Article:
Mass housing has become an essential solution in today’s life with a consecutive increase in population and a decrease in the livable space for these overpopulated humans. Big cities are the best example. People moving to these cities overcrowd the city and overuse the resources available. As a solution, dense and repetitive housing seemed best initially in terms of space and finance, however now the cities have started to look like concrete jungles. Improper planning of space and the use of unsustainable materials harm both nature and human life.
The city of Mumbai, over the years, has witnessed a high growing demand for affordable mass housing units as it caters to lower to middle-income groups. Urbanization has generated an imminent housing demand for which city planners, architects, engineers, and the government are working hard to find sustainable solutions to accommodate the prerequisites of the potential buyers.
With more urbanization, there is a boom witnessed in residential real estate. Fast building practices, high-tech products, ground-breaking construction materials, and new construction techniques are helping in achieving the necessity.
Mass housing works as the best solution for urban regeneration when the campus and the structure are designed and planned considering every detail. Many architects around the world have and are contributing towards designing environment and human-friendly housing schemes.
Some of the best Architects that worked on accommodating people through Mass housing in India are B. V. Doshi, Charles Correa, Brinda Somaya, Hasmukh Patel, Raj Rewal, Achyut Kanvinde, Hafeez Contractor, etc. And from other countries are Alejandro Gaston, Le Corbusier, Bjarke Ingels, etc. Following are some examples of innovative design in this typology of Mass Housing.
Aranya Low-Cost Housing by an Indian Ar. B. V. Doshi is a housing project of the Indore development authority (IDA) which was primarily designed to serve the EWS and other income groups. The project was started in the year 1983 and was completed by 1989. The program was to accommodate 6500 families in 86 hectares of land with the concept of providing basic services where the construction of built form was up to the user’s need.
The users were provided with flexible unit layouts that can be expanded in the future according to the user’s needs. Proper ventilation, vehicular and pedestrian circulation, commercial and institutional spaces, and interaction nodes are a few things that were considered while planning.
Alejandro Gastón Aravena Mori is a Chilean architect who is well known for his unique and innovative approach towards an architecture that aims to provide solutions to solve social issues across the globe. Alejandro Aravena released numerous residential designs that focus on tackling the urban housing crisis in various developing cities in the world. His firm posted four types of affordable ‘incremental’ project drawings (in PDF format) on their website for people to download for free. The names of the projects are Quinta, Monroy, Lo Barnechea, and Monterrey.
The firm aims to provide material worldwide that encourages sustainable development concerning low-cost and maximum social interaction. The designs are open to modification according to the local rules, regulations, and availability of materials. He has also presented in ‘TED talks’ explaining his concept of “incremental housing”.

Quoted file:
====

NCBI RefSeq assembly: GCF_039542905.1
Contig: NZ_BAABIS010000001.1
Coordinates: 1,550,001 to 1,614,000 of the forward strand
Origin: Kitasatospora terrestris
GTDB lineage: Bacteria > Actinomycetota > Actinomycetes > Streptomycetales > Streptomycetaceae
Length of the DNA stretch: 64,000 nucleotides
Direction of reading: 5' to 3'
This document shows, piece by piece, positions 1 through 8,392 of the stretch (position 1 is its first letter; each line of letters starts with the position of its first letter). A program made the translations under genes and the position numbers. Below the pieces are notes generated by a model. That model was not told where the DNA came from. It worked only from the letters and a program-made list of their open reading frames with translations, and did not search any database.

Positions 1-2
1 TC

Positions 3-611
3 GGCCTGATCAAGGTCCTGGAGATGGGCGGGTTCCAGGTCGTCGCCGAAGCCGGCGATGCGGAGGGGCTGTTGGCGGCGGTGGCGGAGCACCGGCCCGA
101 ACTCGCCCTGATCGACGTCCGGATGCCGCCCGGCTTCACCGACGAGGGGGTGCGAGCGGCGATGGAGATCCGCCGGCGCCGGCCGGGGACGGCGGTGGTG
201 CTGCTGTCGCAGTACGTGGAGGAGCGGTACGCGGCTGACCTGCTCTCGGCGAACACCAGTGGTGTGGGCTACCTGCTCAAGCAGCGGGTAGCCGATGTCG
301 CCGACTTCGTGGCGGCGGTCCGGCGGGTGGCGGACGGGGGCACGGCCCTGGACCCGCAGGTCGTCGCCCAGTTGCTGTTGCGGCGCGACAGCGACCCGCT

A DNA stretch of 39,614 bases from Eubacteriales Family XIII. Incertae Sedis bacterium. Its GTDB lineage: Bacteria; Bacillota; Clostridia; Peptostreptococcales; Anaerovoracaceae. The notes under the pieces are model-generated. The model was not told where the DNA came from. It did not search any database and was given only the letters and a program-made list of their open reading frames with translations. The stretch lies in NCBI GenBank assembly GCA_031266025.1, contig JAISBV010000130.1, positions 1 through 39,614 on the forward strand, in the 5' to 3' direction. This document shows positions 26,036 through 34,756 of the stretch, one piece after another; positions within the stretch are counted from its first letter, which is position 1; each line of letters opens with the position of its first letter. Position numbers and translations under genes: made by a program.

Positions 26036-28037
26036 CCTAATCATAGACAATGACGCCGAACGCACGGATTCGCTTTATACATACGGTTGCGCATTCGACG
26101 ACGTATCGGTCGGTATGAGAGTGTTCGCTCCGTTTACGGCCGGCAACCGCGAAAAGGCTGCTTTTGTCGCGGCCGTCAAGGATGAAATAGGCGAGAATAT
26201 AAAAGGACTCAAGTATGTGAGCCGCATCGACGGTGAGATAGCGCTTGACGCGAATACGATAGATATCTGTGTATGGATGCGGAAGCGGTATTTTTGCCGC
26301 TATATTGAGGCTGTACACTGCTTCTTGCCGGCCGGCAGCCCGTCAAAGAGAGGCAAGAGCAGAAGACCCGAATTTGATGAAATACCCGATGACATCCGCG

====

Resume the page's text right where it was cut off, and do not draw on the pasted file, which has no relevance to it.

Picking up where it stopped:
Another architect dedicated to designing wonders for the world is Bjarke Bundgaard Ingels, a Danish architect, founder, and creative partner of Bjarke Ingels Group (BIG). In a TED talk, he spoke about his vision to use sustainability as a tool to improve the quality of life. His project Copenhill is a power plant turned into a ski resort that has proved to be one of the most unique green buildings ever built. This building is designed to convert 440,000 tons of waste into energy every year. It also includes the world’s tallest artificial climbing wall, a snowless ski slope, and an educational facility. Mass housing can adopt various strategies to ensure a successful built environment in the cities.
“8 House” is another residential project of Ingels that houses 475 units. The plan is in the form of figure 8 that creates two large courtyards. The built form encourages neighbourly interaction whilst increasing each unit’s access to light, ventilation, and view.
An Architect, Max Schwitalla from Berlin, has come up with design visions of what the city of the future could look like. At first glance, his designs seem utopian but are fully functional and depict the living spaces of entire neighbourhoods. Each design focuses on enhancing the healthy interaction and social lifestyle of people.
In his concepts, the primary and necessary infrastructures are placed as a single superordinate structure, and the space in between is flexible to design according to the use and owner’s taste. He also focuses on creating meeting spaces at various levels that ensure social sustainability. Schwitalla’s architecture studio also works together with mobility sectors to provide new sustainable transport that can be used by all age groups.
To conclude, it is true that mass housing is the best solution to fast urbanization. Therefore, it is our responsibility to ensure that we rethink and create a sustainable future that contributes to not only the environment but also includes it for the betterment of people’s quality of life.
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